Imagine being at a crowded rock concert. Your favorite band is playing that one song, and everyone knows the words. You sing your heart out. Every syllable resonates within every inch of your flesh and every bit of your soul. The entirety of the heavens and earth seem to be singing along with you. You know what every word means, and you know their meaning.

Angela Cesere
LSA sophomore Manal Peracha (left) and Pharmacy student Maie Saif (right) at the Michigan League yesterday. They traveled to Saudi Arabia over Winter Break to make the Hajj. (BENJI DELL/Daily).

Now imagine two million people. People of all nationalities. They speak different languages. It’s hot and crowded. They are all in the same place for one exhilarating reason. Instead of singing, though, everyone is praying.

But a rock concert cannot compare to one of the largest religious gatherings in the world. In this scene, everyone is Muslim, and everyone is undergoing the Hajj – the pilgrimage to Mecca required of every Muslim with the means and health to undertake it.

This year, Hajj, the dates of which are determined by the 354-day Islamic calendar, fell over Winter Break. For the first time in more than 30 years, Muslim students at the University were able to travel to Saudi Arabia during the break and fulfill their religious obligation.

“Sometimes here, (while praying), your mind wanders,” LSA sophomore Manal Peracha said. “But over there you feel like you’re directly speaking to God.”

Before undergoing the Hajj, many pilgrims travel to Medina to visit the prophet Mohammad’s tomb. Pharmacy student Maie Seif said her experience at the prophet’s resting place went beyond sight and sound. She could smell the sacred space.

“It smelled like a musk that they said the prophet used to smell like,” Seif said. “When I smelled it, that is when I knew it was real.”

For most pilgrims, the experience begins in Mecca.

There, they pray before the Kaaba, the most holy site in Islam. Because Muslims must pray facing the Kaaba, this is the only time Muslims may pray in a circle.

Worshippers circumnavigate the Kaaba counterclockwise seven times and walk seven times between the hills of Safa and Marwah.

Although the rite is not technically part of the Hajj, most pilgrims perform it before Hajj begins.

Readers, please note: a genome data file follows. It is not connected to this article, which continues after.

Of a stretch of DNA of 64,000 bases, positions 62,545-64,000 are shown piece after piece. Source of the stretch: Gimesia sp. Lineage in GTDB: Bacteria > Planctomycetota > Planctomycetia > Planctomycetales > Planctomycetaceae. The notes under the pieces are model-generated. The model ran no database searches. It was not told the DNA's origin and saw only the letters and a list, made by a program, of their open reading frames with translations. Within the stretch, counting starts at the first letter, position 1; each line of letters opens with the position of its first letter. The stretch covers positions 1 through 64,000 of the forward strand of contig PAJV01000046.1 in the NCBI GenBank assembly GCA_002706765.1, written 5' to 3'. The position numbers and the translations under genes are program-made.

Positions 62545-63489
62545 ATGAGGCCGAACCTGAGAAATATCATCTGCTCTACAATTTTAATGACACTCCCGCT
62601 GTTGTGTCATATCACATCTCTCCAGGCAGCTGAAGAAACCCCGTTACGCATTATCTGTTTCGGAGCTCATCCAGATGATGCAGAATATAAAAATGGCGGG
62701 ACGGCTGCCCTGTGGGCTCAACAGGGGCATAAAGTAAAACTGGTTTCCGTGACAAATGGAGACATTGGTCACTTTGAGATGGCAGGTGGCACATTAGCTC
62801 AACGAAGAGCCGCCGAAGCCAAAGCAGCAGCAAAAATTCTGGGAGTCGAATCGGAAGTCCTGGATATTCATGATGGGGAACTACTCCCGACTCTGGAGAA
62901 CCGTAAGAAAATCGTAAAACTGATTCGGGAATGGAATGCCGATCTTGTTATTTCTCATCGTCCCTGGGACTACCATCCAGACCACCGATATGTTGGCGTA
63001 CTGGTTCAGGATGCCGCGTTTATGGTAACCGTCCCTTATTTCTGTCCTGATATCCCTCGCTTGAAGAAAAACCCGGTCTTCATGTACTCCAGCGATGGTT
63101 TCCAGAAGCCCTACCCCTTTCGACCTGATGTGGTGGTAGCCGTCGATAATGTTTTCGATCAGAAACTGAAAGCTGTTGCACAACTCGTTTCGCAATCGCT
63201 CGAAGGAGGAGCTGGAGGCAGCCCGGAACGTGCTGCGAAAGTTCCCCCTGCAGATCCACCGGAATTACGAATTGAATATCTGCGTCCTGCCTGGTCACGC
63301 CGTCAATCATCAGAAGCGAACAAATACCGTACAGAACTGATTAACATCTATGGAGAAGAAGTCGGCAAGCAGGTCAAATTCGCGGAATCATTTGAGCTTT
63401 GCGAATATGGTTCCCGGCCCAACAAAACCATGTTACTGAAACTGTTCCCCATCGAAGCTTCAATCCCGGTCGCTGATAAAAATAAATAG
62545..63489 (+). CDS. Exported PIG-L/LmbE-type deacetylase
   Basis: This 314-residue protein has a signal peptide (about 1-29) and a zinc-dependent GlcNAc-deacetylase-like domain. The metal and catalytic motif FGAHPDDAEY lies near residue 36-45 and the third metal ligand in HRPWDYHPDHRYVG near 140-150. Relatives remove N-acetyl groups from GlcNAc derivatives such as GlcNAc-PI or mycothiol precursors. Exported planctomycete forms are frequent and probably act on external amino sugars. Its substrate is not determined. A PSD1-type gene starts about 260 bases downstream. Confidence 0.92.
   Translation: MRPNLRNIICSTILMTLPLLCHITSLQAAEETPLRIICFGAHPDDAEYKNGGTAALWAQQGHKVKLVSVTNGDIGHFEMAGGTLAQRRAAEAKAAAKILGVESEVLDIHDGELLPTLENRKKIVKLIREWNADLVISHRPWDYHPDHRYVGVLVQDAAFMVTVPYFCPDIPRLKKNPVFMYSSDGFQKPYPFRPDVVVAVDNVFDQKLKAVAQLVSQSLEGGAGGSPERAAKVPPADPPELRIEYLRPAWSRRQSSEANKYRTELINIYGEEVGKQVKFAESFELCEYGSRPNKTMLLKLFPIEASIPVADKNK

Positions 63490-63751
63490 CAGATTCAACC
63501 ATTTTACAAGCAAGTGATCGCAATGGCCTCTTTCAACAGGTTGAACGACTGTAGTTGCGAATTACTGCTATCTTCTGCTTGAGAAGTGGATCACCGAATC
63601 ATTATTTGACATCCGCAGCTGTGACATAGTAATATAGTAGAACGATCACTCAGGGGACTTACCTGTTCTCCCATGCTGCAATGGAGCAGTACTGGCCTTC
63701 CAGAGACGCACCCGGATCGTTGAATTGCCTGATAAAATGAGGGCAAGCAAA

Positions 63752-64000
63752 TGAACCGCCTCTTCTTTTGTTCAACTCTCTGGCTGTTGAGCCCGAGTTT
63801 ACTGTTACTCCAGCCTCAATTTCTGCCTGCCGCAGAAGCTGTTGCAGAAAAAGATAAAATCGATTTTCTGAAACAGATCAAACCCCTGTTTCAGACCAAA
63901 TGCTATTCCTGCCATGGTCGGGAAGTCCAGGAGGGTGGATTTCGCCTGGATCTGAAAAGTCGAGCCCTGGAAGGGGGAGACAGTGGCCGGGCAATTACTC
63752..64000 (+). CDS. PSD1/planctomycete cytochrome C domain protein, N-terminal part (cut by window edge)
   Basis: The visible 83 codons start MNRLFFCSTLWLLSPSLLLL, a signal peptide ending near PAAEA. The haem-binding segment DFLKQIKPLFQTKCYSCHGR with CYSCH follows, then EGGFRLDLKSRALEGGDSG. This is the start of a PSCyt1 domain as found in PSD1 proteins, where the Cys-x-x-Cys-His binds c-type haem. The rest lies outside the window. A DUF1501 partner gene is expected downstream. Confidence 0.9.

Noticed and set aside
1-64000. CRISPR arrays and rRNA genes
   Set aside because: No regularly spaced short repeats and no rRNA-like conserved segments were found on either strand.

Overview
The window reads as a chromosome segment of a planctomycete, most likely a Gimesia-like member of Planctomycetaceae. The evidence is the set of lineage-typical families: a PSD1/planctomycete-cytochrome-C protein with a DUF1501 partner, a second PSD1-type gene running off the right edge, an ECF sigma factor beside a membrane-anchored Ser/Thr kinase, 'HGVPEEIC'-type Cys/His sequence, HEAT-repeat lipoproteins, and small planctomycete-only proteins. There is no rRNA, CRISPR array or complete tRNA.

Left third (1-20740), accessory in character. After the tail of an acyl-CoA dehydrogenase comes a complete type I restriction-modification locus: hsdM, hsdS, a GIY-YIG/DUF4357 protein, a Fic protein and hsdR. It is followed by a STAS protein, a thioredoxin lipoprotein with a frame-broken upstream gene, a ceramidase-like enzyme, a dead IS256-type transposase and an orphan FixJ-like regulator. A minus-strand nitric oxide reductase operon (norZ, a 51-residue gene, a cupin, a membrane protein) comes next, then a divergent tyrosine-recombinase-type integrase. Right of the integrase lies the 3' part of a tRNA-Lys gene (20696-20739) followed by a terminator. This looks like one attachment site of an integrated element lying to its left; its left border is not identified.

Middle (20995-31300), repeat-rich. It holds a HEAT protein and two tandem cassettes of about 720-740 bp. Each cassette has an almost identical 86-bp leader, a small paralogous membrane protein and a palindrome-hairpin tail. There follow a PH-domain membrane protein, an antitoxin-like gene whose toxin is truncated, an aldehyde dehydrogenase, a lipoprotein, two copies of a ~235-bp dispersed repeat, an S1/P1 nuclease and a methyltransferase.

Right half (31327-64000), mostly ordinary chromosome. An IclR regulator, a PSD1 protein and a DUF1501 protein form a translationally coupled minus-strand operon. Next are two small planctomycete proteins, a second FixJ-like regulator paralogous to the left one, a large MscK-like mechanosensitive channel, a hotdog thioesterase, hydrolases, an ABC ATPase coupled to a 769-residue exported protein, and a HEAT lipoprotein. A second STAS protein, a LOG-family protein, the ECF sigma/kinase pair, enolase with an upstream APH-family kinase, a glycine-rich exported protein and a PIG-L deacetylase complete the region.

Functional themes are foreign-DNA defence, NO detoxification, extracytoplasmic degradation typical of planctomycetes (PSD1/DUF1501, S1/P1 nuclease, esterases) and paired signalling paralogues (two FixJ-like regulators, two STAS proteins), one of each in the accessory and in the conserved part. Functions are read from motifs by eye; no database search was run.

“When you join the people walking around the Kaaba, you can’t even see the end of the circle,” said Peracha. “All you can see is white dots moving counterclockwise.”

Most Muslims also drink out of the Zamzam well, which is considered holy.

“It’s mineral water,” Peracha said. “It’s a little bit heavy, but there is blessing in it.”

Many pilgrims bring Zamzam water back to the states. Because large quantities of liquids are prohibited on many flights, the Zamzam water is sealed in a bag marked “holy water” and checked like any other piece of luggage.

“It was interesting to pick up a gallon of water on the conveyor belt at the airport,” Seif said.

After their stay in Mecca, the pilgrims travel east to Mina for a day of rest and prayer.

The next morning, worshippers travel to Mt. Arafat for the holiest day of the ceremony.

They spend the day in prayer, and at sunset walk to Muzdalifah to spend the night. “(Mt. Arafat) is where I felt closest to God,” Peracha said.

At Muzdalifah, they sleep on the ground and collect pebbles for the stoning of the devil the next day in Mina.

There the pilgrims throw pebbles at three pillars that represent the devil. At night, they stay in tents set up in rows by the Saudi government. Pointing to a picture covered with the white spires of the tents, Seif explained that the tents are arranged according to nationality. They are also air-conditioned.

The pillars represent the three places that the devil appeared to Abraham in the biblical story. In the story, God commanded Abraham to sacrifice his son, Isaac. The devil tried three times to persuade Abraham to defy God and let his son live. Abraham refused. Finally, convinced of Abraham’s devotion, God commanded him to sacrifice a lamb instead.

After the stoning, men shave their heads and women cut off a lock of their hair.

To represent the lamb in the biblical story, an animal is sacrificed. In the past, many pilgrims sacrificed animals themselves. Now, pilgrims often pay someone to sacrifice the animal. The meat is distributed to the poor.

Peracha’s family paid for lambs to be sacrificed on their behalf.

Finally, pilgrims travel back to Makkah for one last circle around the Kaaba.

According to the Saudi government, more than 2.1 million people made the Hajj this year.

“These people save their whole lives to go,” Seif said. “I prayed next to Kazakhs and Afghanis. It’s cool to see people, and the only thing you have in common with them is that you are a Muslim.”

Leave a comment

Your email address will not be published. Required fields are marked *